• R20 – Regions of Climate Action: A not-for-profit international organisation founded by Arnold Schwarzenegger that works to support sub-national governments around the world to develop and secure financing for green infrastructure projects;
  • The Leonardo DiCaprio Foundation: Advisor and supporter to collaborative partnerships, the Foundation supports projects around the world that build climate resiliency;
  • Africa Development Solutions Group (ADS): A pan-African group, including manufacturing assembling operations in Africa and Solektra International, a leading company in solar energy solutions (PV, LED) investing in economic growth and employment in Africa;
  • JCDecaux: The number one outdoor advertising company worldwide partnering with 4,031 cities in more than 80 countries, invented a model providing cities with street furniture and public services (such as bus shelters, city information panels, automatic public toilets, recycle bins) at no cost, financed by qualitative advertising spaces;
  • Signify (formerly Philips Lighting): World n°1 lighting company with the purpose to unlock the extraordinary potential of light for brighter lives and a better world;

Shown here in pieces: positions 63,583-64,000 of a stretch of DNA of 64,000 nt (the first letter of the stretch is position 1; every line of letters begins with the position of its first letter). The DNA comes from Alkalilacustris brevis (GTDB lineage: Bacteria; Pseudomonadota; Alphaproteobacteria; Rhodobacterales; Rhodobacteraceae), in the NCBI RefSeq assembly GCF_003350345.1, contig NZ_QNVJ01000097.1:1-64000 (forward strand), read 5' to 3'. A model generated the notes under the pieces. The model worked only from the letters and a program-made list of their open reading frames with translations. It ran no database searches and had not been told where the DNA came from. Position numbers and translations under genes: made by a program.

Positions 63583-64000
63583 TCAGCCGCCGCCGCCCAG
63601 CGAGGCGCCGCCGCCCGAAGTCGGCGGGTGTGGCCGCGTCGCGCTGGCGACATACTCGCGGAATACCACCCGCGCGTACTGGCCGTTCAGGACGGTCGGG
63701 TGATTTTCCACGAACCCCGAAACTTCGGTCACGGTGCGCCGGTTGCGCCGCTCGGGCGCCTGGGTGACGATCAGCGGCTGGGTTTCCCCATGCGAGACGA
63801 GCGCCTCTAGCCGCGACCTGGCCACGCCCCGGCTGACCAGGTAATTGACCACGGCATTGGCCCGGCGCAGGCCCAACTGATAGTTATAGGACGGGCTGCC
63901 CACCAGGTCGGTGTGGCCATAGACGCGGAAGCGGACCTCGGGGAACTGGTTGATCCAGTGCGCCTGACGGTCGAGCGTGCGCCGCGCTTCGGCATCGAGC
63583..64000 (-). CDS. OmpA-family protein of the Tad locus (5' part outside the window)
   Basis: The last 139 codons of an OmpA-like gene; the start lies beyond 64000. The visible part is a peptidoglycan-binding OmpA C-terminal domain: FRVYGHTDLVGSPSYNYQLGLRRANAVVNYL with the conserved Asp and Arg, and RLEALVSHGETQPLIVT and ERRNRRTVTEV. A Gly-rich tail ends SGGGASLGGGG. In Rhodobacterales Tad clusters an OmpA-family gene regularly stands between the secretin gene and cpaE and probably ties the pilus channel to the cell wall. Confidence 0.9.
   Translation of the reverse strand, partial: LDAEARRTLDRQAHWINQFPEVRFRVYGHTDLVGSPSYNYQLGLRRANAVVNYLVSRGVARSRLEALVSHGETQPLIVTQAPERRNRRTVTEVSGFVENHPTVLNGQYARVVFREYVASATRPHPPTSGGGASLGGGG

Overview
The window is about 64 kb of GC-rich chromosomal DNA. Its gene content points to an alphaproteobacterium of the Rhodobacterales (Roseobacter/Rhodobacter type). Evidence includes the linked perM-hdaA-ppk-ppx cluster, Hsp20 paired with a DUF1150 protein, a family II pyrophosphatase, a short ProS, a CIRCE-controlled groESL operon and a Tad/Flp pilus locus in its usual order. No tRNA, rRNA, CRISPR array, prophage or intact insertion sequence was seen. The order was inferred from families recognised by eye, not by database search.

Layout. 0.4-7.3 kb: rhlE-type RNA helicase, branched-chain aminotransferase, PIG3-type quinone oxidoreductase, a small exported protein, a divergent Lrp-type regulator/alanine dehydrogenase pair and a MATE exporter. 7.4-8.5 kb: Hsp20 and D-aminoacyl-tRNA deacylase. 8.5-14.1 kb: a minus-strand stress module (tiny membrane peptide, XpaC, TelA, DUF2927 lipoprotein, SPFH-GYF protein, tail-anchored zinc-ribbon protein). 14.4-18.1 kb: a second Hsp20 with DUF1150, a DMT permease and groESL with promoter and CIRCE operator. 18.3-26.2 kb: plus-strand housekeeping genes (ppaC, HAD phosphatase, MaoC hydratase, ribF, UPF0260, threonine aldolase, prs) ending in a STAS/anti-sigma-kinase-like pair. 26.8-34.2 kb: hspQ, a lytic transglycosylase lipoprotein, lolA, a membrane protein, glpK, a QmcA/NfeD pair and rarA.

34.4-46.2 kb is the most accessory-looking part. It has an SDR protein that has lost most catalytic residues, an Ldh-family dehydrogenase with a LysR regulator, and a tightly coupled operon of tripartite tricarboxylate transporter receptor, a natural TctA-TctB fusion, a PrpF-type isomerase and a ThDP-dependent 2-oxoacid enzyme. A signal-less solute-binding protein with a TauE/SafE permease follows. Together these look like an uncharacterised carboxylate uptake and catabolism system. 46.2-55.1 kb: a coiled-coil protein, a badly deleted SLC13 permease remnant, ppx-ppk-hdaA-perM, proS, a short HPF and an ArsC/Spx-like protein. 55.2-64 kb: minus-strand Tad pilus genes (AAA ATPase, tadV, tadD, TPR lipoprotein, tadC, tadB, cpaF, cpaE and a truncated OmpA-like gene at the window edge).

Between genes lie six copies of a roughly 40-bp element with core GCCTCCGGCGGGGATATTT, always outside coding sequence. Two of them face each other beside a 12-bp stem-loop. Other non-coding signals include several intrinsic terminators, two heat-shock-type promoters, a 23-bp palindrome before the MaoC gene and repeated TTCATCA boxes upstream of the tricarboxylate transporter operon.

• Societe Generale: Societe Generale pledged to play a driving role, along with private and public sector players, in sustainable development in Africa, notably by leveraging on the Bank’s know-how in energy and infrastructure financing as well as its unique expertisebin impact-based finance.

GASCA contemplates a first implementation of the lamppost programme in Rwanda. Home to Smart Africa Alliance and the acclaimed Transform Africa Summit, Rwanda is a critical player in advancing digital technologies over the continent and is at the forefront for village development through its “Green Village Programme”.

Are investors ready to explore impact-based assets?


(1) UNEP FI. 2018. Rethinking Impact to finance the SDGs. 
(2) WEF.2019. Globalization 4.0 Shaping a New Global Architecture in the Age of the Fourth Industrial Revolution, 
(3) WEF.2019. Globalization 4.0 Shaping a New Global Architecture in the Age of the Fourth Industrial Revolution, 
(4) Societe Generale website. 2019.